Thursday, April 30, 2009
Wednesday, April 29, 2009
My two-year-old daughter, Amihan, likes to take the garbage out. Of
course, since we are in an apartment building, and the trash compactor
is just a few feet away – it’s a relatively painless thing to do. But
as she grows and becomes increasingly curious (and increasingly
chatty) about the world around her, I can’t help but think about how
different her world is from the one that I have come to know.
Recycling is a fairly new idea, and when I was little – the thought of
separating the trash would have probably seemed a little ridiculous.
In fact, some people might think it still is. But every time I give
Amihan a piece of garbage, I have to distinguish whether it goes in
the regular garbage or the recycling bin. As we dump our unwanted
stuff into one of the three containers in our refuse room, she asks,
“What’s that for?” and “Why that go there?”
It might seem like a relatively small step, but I’d like to think that
in explaining that this bin is for the paper items, that bin is for
the plastic and glass items, and that chute is for all the other stuff
– she’s learning a little more about how to care for the planet. She’s
learning things that I have just come to understand myself.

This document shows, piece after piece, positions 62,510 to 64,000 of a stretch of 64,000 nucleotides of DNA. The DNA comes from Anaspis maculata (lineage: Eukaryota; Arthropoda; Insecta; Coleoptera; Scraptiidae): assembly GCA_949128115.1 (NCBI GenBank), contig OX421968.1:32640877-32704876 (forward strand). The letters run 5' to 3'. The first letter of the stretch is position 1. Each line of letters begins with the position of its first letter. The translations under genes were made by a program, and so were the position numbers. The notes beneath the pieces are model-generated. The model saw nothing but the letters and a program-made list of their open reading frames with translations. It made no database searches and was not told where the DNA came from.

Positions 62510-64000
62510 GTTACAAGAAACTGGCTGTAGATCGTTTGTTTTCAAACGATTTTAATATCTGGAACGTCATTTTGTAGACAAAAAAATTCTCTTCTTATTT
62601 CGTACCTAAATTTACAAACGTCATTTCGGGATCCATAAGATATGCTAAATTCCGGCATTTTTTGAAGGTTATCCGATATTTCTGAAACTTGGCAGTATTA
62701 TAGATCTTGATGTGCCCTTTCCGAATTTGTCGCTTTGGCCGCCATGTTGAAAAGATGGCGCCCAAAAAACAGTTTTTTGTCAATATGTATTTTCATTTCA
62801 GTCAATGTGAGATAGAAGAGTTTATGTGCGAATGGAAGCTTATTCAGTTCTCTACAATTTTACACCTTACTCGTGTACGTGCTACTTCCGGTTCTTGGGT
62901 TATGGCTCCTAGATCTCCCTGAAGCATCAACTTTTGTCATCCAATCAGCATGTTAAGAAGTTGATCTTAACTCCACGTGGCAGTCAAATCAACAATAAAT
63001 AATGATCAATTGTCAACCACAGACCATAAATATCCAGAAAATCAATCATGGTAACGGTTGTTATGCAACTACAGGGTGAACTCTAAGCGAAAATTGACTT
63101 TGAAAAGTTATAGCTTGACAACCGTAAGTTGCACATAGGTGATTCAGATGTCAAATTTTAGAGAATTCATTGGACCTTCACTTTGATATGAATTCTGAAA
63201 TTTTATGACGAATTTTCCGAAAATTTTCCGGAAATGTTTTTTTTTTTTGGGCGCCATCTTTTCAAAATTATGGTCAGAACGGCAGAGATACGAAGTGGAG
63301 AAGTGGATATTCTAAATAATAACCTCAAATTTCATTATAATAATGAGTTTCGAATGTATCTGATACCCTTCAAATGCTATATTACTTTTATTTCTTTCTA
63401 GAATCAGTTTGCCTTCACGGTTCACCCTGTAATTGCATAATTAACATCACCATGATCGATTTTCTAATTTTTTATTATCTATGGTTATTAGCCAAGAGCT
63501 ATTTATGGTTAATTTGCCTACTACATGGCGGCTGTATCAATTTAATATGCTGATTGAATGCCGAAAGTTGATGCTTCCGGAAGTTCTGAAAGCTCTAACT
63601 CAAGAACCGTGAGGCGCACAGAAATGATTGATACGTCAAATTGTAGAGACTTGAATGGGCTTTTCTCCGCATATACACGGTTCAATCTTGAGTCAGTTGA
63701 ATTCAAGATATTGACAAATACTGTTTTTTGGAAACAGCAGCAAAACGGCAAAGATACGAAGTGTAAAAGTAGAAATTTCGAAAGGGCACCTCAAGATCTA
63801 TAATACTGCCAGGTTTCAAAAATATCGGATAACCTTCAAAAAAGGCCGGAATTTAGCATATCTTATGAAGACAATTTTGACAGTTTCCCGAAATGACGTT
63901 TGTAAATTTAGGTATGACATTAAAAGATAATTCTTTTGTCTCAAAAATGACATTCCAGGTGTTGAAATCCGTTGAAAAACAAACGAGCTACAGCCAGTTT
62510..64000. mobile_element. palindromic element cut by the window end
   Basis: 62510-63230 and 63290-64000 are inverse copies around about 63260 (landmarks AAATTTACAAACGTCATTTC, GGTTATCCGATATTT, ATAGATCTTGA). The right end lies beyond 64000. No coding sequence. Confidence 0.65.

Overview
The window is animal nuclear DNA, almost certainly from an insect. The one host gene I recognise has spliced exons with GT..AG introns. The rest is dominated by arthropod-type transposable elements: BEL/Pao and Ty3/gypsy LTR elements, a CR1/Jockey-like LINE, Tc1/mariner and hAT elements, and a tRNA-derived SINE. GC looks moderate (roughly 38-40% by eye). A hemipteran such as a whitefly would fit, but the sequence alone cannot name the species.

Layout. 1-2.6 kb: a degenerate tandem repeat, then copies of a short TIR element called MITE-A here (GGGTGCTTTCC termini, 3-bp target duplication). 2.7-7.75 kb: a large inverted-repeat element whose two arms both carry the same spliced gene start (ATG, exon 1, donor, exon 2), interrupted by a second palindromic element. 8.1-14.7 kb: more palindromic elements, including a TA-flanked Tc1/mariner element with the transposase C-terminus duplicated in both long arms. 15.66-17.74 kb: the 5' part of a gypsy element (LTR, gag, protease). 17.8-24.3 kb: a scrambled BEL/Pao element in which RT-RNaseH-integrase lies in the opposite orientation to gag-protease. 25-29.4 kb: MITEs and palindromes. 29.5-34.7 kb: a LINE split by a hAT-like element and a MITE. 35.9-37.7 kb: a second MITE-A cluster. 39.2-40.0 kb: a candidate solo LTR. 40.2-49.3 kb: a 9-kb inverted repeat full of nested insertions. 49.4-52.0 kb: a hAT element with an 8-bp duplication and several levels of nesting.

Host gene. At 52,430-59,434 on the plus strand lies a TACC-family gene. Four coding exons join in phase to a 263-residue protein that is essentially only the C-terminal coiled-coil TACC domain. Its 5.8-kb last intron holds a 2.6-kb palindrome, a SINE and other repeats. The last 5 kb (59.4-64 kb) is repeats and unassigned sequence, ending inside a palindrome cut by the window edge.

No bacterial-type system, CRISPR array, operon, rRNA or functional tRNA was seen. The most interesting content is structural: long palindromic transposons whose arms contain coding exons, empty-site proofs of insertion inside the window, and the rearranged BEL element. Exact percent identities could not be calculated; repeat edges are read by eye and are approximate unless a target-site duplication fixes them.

That’s why I’m working with Green Apple Kids to teach children of all
ages the many fun, easy ways to go green. We host workshops that
demonstrate a slew of different eco-friendly ideas for our youngest
minds. Our next one is this Saturday, May 2nd, and we’ll be learning
about the power of the wind. Kids will be able to make this neat
little device called an anemometer, from reusable objects. I hope you
can join us. We’ll be at the Williamsburg Branch of the Brooklyn
Public Library at noon.
I’ll be guest blogging here on behalf of Green Apple Kids from time to
time. Our slogan is, “Greening young minds before they are polluted.”
It is my hope that my little girl’s mind will stay clean for some
Learn more about Green Apple Kids.
Learn more about Recycling at CENYC's Office of Recycling Education and Outreach.
Find some cool recycling activities for youth at EPA.
Tuesday, April 28, 2009
Monday, April 27, 2009
Us Green Team members love recycling and even more, when it's done correctly.
Tuesday, May 12, 2009
6:00 PM - 9:30 PM
PIER 40, West Side Hwy & W Houston St
Saturday, April 25, 2009
Friday, April 24, 2009